How to merge not clash

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Thanks to a buoyant economy, most workers will be looking forward to a particularly festive party season over the coming weeks. But for others, the approach of the new millennium brings with it the prospect of unemployment.

Companies of all sorts seem determined to mark the end of an era by merging with or taking over rivals. Hardly a day goes by without a rumour or announcement of some kind. And, with the desire to cut costs a driving force behind this trend, redundancies are inevitable.

Nor do these job losses always come at once. It has long been recognised that about half of deals fail to meet the objectives set out for them at the start. And when executives begin to realise they are slipping behind their targets, one of their first impulses is to seek to cut costs still further.

But why - despite the constant practice - do organisations apparently not improve in what is an increasingly crucial part of business life?

According to Richard Schoenberg, of the management school at London University's Imperial College, a large part of the problem can be put down to what is known as "culture clash". According to his recent study of 129 companies, the greater the difference in management styles between the two companies, the worse the subsequent performance was likely to be.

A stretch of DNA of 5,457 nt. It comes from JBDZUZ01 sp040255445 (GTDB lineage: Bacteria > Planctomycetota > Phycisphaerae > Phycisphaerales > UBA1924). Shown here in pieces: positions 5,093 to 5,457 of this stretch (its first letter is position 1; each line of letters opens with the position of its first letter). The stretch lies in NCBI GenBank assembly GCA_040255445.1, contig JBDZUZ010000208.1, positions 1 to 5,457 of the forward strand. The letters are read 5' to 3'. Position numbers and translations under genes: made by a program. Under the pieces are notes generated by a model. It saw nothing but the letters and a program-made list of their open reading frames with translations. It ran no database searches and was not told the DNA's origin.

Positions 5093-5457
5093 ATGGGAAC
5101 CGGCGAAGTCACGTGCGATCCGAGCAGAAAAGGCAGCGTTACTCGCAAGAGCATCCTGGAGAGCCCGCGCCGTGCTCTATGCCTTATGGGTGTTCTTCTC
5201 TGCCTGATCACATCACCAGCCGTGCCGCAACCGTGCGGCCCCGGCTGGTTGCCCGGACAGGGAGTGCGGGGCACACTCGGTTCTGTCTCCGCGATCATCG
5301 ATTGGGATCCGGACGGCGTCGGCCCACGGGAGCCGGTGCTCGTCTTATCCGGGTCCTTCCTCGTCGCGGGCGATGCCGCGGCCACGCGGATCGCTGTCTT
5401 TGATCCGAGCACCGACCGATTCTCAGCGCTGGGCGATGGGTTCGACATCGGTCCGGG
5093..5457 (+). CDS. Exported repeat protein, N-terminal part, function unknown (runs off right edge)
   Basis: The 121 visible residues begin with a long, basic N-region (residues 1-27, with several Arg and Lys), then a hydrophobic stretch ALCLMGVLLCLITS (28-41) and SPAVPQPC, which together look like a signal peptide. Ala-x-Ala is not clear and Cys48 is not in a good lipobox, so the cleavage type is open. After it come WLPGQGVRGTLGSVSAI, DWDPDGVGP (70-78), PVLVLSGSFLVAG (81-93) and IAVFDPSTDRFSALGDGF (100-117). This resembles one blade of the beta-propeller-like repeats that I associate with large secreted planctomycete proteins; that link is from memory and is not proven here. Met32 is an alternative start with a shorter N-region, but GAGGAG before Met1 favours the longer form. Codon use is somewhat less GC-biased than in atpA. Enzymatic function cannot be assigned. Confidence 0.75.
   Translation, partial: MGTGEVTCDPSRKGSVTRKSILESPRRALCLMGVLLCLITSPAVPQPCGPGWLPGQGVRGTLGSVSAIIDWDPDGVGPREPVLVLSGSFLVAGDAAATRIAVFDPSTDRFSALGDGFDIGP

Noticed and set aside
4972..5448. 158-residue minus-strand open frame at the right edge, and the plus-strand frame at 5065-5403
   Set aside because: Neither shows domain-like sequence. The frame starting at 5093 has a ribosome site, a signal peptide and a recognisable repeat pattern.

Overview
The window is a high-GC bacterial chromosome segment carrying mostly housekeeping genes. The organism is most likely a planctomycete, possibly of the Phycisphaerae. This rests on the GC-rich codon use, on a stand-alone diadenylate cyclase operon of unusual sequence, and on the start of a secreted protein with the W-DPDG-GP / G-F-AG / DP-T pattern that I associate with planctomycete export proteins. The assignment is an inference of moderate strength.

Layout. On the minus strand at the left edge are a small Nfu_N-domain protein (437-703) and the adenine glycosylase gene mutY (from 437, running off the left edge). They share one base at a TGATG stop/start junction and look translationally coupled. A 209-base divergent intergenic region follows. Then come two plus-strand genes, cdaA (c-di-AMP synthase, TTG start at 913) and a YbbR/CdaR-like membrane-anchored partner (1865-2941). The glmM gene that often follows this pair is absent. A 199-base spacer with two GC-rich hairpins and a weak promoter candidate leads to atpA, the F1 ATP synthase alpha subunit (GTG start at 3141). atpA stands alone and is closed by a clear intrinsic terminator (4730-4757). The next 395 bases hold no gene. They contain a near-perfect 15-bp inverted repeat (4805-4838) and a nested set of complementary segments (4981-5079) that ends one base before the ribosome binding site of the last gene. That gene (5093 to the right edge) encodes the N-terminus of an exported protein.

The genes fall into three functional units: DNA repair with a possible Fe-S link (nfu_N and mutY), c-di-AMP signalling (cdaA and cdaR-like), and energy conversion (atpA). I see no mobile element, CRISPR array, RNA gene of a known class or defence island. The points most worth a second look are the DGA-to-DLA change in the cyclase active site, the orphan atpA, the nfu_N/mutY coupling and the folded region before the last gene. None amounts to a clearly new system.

The research examined 129 companies three to five years after a merger or acquisition and measured performance against 15 criteria, such as growth in market share and increased access to new technologies, as well as traditional financial measures, such as profitability. The study focused on cross- border deals, but found that the "difficulties in the area of culture" that Dr Schoenberg talks about can apply to the corporate style as well as national attitudes.

He suggests that companies can go some way towards dealing with the national issues by, for example, recognising the "obvious symbolic significance" of ensuring there is equal representation of both nationalities among senior executives and putting in place the same employment conditions across the combined company.

But he also draws attention to the fact that management style has four main components - approach to decision-making, degree of formality, extent of participation and attitude towards risk. The research found that the last aspect was "the critical component" influencing future performance. Accordingly, companies planning acquisitions need to carry out due diligence in this area as well as the more traditional financial and general commercial checks.

The need to look at how companies are run as well as how they perform is also recognised by Michael Greenspan, a partner with the organisational development consultancy Kiddy & Partners, which as part of its role does just that. That way, he says, "you get an assessment of the people you're buying as well as the business you're buying".

Roffey Park, the management development and research institute based in West Sussex, has produced a guide for surviving mergers and acquisitions. Among the points covered in the booklet, designed to help line managers, human resources specialists and individual employees cope with what can be a troubling period, are handling rumours and speculation, identifying the skills and types of behaviour needed to thrive and spotting the symptoms of "merger clash".

For `The Roffey Park Mergers & Acquisitions Checklist' by Marion Devine (pounds 10), tel: 01293 854065; e-mail: